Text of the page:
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A shopping addict is shown all of her stuff -vast amount of items- which is exhibited in a huge place. Upon seeing all of them piled up together, she herself is surprised and says:

Is that honestly all mine? Shopping addiction (see:00:53-00:56)

I thought about the structure "Is that all ....." and also thought about how I would have said it as a non-native speaker. So, I have thought of some alternatives and now I wonder whether they would be idiomatic to mean the same.

1- Is it all honestly mine?

2- Are those all honestly mine?

3- Are all those honestly mine?

4- Is all that honestly mine?

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    What do you mean by "staff"? Do you mean "stuff"? Note that "stuff" isn't countable, so you can't refer to "thousands of stuff" (only things like a lot of stuff). So the disbelieving question would be your first suggestion - maybe as Is all that [stuff] really mine? Commented Aug 28, 2023 at 16:43
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    All four of these sound natural. "that" gives the sense that you're not looking at it as individual items, but as a single pile of indeterminate "stuff", where I might use "are those..." if it was more something like, 20 racks of shoes, where I'm referencing the individual shoes.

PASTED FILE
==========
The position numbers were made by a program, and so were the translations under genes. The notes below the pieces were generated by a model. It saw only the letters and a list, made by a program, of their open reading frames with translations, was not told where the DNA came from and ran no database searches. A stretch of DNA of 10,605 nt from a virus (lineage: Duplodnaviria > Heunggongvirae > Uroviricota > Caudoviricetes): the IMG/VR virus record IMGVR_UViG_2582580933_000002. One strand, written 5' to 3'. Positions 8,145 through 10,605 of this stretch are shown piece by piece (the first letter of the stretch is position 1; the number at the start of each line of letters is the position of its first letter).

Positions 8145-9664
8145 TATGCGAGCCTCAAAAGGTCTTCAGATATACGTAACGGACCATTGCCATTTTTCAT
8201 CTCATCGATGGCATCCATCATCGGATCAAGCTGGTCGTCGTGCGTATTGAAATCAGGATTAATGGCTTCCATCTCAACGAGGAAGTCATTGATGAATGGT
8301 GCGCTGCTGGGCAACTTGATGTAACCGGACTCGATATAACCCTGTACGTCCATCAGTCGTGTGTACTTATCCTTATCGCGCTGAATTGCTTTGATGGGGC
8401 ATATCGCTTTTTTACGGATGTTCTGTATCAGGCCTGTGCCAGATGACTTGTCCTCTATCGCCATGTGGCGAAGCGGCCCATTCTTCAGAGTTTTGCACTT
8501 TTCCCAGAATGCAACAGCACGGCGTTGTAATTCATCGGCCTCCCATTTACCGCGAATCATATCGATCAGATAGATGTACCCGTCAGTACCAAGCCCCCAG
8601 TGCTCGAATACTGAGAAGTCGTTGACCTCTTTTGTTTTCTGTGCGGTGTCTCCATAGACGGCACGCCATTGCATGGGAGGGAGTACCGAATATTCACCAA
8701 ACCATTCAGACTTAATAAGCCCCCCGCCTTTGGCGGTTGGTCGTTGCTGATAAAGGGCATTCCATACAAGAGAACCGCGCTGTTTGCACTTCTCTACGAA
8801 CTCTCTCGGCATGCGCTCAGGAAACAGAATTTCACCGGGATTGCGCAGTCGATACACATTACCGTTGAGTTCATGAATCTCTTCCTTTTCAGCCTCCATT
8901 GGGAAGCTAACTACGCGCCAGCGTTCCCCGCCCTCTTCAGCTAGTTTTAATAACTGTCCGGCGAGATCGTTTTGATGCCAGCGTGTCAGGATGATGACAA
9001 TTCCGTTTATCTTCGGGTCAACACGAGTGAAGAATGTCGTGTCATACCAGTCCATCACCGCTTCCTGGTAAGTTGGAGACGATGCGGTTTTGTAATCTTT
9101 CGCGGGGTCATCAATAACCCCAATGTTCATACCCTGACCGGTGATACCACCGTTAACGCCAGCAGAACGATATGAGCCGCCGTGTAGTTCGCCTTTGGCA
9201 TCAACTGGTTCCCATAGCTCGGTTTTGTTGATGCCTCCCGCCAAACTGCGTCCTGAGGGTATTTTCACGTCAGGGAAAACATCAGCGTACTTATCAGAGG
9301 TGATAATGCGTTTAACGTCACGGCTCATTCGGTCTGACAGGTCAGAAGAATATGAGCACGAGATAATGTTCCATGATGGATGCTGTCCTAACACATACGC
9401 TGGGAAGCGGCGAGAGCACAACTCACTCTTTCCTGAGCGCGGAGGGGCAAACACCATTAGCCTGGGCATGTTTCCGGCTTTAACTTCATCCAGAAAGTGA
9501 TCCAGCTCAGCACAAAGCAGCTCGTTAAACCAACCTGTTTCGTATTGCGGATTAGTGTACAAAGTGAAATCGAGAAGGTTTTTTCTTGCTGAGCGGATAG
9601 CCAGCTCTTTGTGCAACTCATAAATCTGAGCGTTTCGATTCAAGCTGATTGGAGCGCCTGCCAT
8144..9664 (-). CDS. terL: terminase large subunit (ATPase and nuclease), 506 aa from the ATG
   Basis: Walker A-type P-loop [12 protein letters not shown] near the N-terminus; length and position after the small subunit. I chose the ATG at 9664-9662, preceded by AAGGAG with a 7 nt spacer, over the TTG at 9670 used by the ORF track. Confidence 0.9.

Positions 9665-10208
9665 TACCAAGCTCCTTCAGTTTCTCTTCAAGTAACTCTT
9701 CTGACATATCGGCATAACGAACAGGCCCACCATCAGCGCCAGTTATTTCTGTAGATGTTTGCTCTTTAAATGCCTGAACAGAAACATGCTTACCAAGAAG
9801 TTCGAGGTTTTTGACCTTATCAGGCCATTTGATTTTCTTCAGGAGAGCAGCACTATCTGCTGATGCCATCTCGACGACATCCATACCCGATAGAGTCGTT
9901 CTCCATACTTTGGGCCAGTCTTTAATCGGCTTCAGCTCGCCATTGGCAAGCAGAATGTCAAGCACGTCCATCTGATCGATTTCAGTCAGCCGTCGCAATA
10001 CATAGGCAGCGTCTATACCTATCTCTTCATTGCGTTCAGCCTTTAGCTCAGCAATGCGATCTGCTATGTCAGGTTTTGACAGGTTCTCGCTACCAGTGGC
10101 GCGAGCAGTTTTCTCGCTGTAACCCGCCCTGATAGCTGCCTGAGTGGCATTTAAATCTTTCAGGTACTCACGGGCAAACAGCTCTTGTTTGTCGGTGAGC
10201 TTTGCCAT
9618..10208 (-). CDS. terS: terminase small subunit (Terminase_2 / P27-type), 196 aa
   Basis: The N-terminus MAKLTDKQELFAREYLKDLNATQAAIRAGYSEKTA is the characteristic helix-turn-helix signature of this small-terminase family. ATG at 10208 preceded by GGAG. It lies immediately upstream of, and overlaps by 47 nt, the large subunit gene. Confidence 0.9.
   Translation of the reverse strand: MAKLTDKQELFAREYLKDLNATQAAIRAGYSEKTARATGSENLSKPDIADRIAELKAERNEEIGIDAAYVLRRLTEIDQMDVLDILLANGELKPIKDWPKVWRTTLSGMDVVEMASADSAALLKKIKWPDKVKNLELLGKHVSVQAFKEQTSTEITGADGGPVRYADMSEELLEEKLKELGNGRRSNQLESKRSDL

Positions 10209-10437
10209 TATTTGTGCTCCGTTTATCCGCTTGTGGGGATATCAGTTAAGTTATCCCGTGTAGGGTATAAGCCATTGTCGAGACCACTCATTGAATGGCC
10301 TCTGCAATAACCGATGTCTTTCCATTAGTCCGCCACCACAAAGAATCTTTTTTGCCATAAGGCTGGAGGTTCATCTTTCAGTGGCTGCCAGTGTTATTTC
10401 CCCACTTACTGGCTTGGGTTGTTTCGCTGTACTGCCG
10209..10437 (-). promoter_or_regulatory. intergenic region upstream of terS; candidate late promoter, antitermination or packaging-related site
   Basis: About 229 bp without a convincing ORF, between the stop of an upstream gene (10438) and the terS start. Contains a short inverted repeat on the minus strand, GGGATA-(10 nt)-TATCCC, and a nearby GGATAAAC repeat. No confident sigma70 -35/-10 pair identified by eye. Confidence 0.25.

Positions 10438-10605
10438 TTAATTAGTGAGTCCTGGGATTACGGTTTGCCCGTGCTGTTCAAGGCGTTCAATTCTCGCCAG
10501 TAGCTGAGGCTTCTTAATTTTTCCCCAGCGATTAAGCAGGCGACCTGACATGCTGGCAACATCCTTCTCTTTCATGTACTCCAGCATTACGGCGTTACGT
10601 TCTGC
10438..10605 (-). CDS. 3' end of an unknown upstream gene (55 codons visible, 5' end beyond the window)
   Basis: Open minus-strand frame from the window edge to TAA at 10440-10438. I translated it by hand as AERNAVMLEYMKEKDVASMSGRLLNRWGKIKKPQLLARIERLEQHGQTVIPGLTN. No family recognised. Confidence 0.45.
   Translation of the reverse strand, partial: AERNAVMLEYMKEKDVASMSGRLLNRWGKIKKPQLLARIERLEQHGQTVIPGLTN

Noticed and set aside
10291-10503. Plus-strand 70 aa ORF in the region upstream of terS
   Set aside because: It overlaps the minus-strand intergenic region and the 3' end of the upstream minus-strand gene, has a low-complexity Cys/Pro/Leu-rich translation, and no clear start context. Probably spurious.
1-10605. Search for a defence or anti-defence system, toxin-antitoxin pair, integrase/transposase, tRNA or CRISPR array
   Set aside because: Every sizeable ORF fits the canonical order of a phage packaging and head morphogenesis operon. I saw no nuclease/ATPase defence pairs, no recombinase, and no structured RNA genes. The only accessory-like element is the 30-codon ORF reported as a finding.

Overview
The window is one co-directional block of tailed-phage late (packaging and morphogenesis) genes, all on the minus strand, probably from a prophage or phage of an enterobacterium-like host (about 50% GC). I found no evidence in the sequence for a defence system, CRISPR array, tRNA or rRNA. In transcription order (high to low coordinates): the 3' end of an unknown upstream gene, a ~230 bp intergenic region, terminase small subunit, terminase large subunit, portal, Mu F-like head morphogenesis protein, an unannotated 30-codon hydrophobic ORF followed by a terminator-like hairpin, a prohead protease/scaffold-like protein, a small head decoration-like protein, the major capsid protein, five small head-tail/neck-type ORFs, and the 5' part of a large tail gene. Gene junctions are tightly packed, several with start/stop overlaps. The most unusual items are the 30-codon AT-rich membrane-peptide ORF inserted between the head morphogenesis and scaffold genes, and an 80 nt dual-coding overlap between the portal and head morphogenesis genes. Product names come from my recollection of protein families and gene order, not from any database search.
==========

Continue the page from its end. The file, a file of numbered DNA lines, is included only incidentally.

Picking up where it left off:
– Kaia
    Commented Aug 28, 2023 at 17:00
  • @FumbleFingers, Yes, I meant "staff". Sorry. By the way, I wonder "Is all that ...." and "Is that all...." the same?
    – Yunus
    Commented Aug 28, 2023 at 17:16

1 Answer 1

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I'm going to assume you mean "stuff" instead of "staff".

"all that" would be applicable no matter what the pile of stuff included, but "all those" is sort of more limited in nature.

  1. "All those" I think only applies if the stuff is countable - kind of like the difference between "how many" and "how much". You wouldn't look at a bucket of water and say "how many water is that?", and similarly you wouldn't ask about a large bucket of water "are all those mine", or a pile of sand.

  2. You would only say "all those" instead of "all that" as the speaker if you already knew as a speaker that there were only a few known kinds of things in the piles of stuff. For example, if it's only a few piles of books and you, the speaker, know it's all just books, or even if there were a few different types of things - maybe books, dvds and shoe boxes. But if there's too many different types of things, or the types of things are unknown to the speaker, "all those" becomes sort of awkward.

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  • yes I meant stuff. Sorry. I corrected it.
    – Yunus
    Commented Aug 28, 2023 at 17:26

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